Friday, March 27, 2020

Et Cetera

Must every post be an epic? Why not more frequent posts with fewer ideas, or maybe even one idea per post? Who has the patience to slog through your internal dialogue, Bob, in search of a point?

I'll take that under advisement with the council. I get a lot of ideas during the day. More than I can possibly organize, much less write about. They're everywhere -- on post-it notes and book marks, in margins and back covers, in spiral bound notebooks, sometimes even on the back of my hand. I swear, I have a coffee cup containing dogeared bookmarks with scribbled notes, some of which may be as old as the blog itself.

In fact, let me grab a handful and see what they say. Maybe I can finally recycle them.

The first one is a little trite, or at least I don't get the deeper significance. Let's move on. Hmm. Some have vocabulary words written on them, for which I probably have no use. Some authors like to deploy rare and unusual words to demonstrate how intelligent they are, even though it interrupts the flow of ideas. Many of them are out of town words like soupçon, aperçus, dishabille, purlieu, recherché, deliquesce, avois dupois, parti pris, clerihew, obiter dictum...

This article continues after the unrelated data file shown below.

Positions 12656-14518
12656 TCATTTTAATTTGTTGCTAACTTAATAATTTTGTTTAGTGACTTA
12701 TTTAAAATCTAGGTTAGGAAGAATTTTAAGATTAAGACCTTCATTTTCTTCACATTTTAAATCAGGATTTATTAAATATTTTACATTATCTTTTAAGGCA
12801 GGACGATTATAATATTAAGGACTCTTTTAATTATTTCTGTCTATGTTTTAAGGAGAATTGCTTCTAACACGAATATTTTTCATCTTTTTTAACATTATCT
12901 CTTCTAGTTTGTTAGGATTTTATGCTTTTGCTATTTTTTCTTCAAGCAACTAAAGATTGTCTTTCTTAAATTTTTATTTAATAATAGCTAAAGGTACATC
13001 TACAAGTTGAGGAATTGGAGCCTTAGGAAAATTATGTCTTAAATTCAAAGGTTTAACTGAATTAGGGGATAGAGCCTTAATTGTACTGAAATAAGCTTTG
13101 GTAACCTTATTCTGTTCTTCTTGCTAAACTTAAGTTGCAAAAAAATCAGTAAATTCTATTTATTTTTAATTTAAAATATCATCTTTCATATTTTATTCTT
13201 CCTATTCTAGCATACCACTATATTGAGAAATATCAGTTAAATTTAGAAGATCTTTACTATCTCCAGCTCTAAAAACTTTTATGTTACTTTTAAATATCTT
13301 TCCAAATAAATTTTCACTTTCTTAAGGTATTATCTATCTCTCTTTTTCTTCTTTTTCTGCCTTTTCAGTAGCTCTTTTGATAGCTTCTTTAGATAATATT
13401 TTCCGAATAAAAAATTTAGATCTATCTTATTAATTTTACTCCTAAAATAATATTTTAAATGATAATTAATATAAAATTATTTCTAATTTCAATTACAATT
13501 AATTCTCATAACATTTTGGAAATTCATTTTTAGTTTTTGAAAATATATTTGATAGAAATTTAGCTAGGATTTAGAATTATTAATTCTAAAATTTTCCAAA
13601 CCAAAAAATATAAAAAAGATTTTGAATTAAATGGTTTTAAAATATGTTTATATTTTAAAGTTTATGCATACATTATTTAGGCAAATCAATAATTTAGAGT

There are many more, some of which have the definitions next to them. I try to remember the meanings, but there's really no point, since I'll probably never see them again, nor is it likely I would ever use them in a sentence. I like to be understood, plus I'm generally writing about subjects that require deep and sustained focus. Interrupting the flow with obscure foreign phrases draws attention to the form instead of the substance.

Yes, yes, I know, I am hardly one to complain, being that I so often make up my own words. Well, that's different. Those are meant to be fun, not work. I don't imbue them with private meanings accessible to no one else.